Friday Counseling Issues: Abandonment, Part 7

Anyone who has been abandoned, whether physically or emotionally or both, will have a visceral reaction to a picture like this:

One of the most difficult things for a person who has been abandoned is to learn to express all the emotion and loss, to  lance the boil of resentment, fear, guilt, and shame and let all the poison drain out. True healing cannot take place until this painful process has been accomplished.

So how does one go about it?  After all, a physical boil is easy to see, to treat, and to release.  Inner pain isn’t quite so obvious.  And especially for someone who has learned not to let anything show, it’s very difficult to learn to set those emotions free. What we need to understand is that until we do process our emotions, they will continue to poison our thinking and our behavior.

There are many different approaches, in therapeutic terms, to help a person heal from abandonment. Many have helpful techniques for understanding  what has happened and why the abandoned person is left with such a huge cache of negative beliefs about himself.  You can easily research  something like “healing for abandonment issues” on your favorite search engine and come up with all sorts of helpful books and programs.

Any competent therapist will have help to offer in dealing with abandonment. Sometimes, it helps a lot just to let your story come out of your mouth with a patient, caring listener.  Often, in the telling, we can find our own path to releasing the grief and pain.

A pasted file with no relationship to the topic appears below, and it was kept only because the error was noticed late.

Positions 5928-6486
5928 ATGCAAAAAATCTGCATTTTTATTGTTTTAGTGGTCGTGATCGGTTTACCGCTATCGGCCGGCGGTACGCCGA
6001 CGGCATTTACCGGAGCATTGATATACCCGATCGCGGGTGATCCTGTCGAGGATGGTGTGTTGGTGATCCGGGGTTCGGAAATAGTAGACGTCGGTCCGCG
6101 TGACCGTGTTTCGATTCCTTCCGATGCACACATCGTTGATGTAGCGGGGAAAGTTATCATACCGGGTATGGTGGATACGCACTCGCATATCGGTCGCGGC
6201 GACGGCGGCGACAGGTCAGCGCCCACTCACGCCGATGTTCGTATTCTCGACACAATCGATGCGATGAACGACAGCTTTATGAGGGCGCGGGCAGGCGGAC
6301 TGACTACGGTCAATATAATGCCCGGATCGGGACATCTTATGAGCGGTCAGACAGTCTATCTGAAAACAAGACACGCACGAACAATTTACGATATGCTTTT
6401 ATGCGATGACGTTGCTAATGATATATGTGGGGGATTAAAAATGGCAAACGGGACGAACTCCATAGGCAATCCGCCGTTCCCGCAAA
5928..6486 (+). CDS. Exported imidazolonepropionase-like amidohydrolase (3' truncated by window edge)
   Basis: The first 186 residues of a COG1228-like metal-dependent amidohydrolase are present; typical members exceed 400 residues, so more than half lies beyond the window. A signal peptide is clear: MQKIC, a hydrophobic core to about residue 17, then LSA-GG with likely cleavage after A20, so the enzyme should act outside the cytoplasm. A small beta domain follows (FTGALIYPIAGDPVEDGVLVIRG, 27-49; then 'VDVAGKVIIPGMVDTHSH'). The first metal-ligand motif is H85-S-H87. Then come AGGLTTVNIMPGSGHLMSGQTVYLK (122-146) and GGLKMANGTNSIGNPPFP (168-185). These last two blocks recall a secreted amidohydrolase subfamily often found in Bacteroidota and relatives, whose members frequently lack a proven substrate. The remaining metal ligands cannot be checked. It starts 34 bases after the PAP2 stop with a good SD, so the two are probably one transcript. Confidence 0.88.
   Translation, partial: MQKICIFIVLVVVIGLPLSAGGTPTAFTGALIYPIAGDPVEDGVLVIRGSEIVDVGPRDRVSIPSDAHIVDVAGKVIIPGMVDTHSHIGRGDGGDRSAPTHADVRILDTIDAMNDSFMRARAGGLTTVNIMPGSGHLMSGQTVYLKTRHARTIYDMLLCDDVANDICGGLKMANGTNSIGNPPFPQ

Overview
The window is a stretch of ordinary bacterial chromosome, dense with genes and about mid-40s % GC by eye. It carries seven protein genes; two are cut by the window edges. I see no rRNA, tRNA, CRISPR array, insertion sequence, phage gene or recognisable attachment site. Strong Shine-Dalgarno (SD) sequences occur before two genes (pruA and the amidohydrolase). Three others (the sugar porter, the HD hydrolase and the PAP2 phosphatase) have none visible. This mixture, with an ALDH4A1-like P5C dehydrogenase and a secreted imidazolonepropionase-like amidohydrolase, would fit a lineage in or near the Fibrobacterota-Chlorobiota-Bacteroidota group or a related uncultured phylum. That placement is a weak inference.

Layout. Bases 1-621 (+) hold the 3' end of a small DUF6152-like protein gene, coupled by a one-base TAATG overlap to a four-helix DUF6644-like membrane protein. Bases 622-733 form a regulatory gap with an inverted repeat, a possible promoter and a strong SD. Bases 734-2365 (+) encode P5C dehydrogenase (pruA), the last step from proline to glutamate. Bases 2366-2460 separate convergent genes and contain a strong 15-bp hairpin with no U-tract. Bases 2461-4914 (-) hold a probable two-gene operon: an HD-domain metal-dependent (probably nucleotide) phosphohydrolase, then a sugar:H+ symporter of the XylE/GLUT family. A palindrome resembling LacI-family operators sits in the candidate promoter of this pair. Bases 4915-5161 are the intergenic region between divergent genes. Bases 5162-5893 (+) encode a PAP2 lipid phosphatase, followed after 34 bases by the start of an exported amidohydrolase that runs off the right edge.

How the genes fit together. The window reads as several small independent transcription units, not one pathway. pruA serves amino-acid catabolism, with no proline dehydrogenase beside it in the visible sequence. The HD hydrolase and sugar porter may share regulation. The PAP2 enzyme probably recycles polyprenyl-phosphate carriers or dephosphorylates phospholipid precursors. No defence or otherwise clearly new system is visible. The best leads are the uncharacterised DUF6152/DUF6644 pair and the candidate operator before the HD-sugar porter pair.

From my Christian world-view, I believe that the best way to process and heal is to learn to forgive the one(s) who have hurt us so deeply. In the process of forgiving, we can let go of our anger and pain. One difficulty people often express to me is that they feel very guilty about being angry, because anger is a sin. They really don’t want to admit how angry they are.

I love being able to disabuse these people of the false belief that anger is sin. Anger, in itself, is not sinful; however, our behavior when we are angry is a different matter.   Ephesians 4:26 tells us to be angry, but not to sin in our anger.  There are things we should be angry about.  I am angry about pedophiles who destroy the innocence of young children.  I am angry when God’s Name is used as a curse. I am angry when women are violently abused by the men who claim to love them.  I do not, however, make it my business to castrate pedophiles, to stand on street corners and scream invectives at people who profane God’s Name, or to beat up abusive men. That is not my place; it is not helpful; and it is taking vengeance into my own hands.

Anger that is used to create good, to help others, to fight evil, is not sin. The Bible mentions God’s anger over 450 times, and He certainly has never been guilty of sin!

Once a person realizes that his anger is not sin, but is a normal and expected reaction to mistreatment, then the healing. forgiving process can truly begin.  Anger needs to be rooted out, and forgiveness is the best tool for doing that.  If anger is left to fester and simmer, then the person who holds it becomes bitter and, often, deeply depressed. I can’t emphasize enough how important forgiveness is in the healing process.